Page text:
The GIAHS are aesthetically stunning landscapes that combine agricultural biodiversity with resilient ecosystems and valuable cultural heritage. They are located in specific parts of the world, where they sustainably provide multiple goods and services, food and a secure livelihood for millions of small agricultural producers, according to FAO itself. There are 62 SIPAMs worldwide, 4 of them in Spain, and Malaga’s raisin production system is, for now, the only one in all of Andalusia since it was declared as such in 2017.
The fact is that Malaga’s raisin grape, one of the province’s flagship agricultural products, has allowed the preservation of a unique landscape, especially in the Axarquía, where the Moscatel variety vines are grown and continue to expand, despite the pressure from tropical crops in recent times. The area included in the GIAHS has a total of 28,039 hectares, 1,113 of which are devoted to grapes intended for the production of raisins. The average slope of the producing area is greater than 45% in more than half of the territory, with the vines and other woody plants actually preventing desertification.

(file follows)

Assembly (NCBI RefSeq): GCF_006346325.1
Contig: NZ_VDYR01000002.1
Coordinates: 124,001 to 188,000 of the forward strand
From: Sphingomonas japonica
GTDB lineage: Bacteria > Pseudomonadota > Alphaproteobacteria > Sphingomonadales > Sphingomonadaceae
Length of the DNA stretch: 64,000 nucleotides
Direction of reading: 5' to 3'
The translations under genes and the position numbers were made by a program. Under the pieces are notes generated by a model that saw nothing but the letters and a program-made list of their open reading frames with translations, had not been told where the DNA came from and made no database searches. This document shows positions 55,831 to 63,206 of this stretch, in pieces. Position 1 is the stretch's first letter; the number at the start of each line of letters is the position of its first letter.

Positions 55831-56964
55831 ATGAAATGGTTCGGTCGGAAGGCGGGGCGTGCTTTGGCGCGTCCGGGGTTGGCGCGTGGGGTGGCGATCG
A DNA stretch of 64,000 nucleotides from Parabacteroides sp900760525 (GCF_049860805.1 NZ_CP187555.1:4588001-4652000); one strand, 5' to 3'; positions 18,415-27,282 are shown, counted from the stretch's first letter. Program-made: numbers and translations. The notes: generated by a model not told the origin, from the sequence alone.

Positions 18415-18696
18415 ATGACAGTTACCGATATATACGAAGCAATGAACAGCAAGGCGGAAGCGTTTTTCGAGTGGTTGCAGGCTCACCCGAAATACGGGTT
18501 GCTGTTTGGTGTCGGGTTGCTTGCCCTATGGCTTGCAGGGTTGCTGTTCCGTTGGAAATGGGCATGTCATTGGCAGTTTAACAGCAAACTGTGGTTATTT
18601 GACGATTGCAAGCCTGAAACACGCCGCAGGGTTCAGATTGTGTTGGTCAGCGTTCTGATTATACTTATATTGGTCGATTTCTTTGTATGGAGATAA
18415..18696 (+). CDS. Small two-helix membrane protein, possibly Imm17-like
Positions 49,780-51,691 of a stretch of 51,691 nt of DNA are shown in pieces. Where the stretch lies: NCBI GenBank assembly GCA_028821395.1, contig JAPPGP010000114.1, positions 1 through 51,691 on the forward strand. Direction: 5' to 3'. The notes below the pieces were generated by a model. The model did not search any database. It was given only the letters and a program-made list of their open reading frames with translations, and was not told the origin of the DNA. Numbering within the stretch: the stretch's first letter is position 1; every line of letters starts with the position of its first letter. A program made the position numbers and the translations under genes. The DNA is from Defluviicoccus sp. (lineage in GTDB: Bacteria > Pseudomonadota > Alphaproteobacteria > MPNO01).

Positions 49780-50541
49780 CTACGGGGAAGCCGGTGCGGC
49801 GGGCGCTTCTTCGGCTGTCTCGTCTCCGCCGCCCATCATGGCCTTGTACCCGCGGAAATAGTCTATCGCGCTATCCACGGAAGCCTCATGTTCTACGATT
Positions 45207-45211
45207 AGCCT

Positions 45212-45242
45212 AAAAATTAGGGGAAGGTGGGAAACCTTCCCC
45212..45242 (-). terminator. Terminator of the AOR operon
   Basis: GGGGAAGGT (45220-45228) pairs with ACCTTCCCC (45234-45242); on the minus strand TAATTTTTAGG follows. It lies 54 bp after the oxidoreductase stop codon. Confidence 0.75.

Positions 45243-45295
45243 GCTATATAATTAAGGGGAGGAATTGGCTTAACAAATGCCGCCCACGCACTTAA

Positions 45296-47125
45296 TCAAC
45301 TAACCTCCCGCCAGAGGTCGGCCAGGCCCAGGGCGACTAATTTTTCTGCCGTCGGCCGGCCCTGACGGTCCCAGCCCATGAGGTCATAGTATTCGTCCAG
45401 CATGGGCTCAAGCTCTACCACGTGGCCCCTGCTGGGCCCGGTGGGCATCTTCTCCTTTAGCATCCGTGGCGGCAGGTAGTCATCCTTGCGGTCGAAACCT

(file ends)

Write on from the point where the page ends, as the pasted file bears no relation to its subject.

Furthermore, the cultivation of Moscatel grapes in the mountainous areas of Malaga is very important for the agrarian economy of some towns such as Moclinejo, El Borge or Almáchar, as they are located in areas with steep slopes that have no agricultural alternatives. Thousands of families make a living from the crop.
The process to harvest the grapes and transform them into raisins is part of the culture of the region. The raisins are obtained by dehydrating ripe grapes of the Moscatel de Alejandría or Moscatel de Málaga varieties under the sun, which gives them unique organoleptic characteristics that make them unmatched in terms of sweetness, texture and color. During the 18th and much of the 19th century, this turned them into one of the most exquisite delicacies on European markets.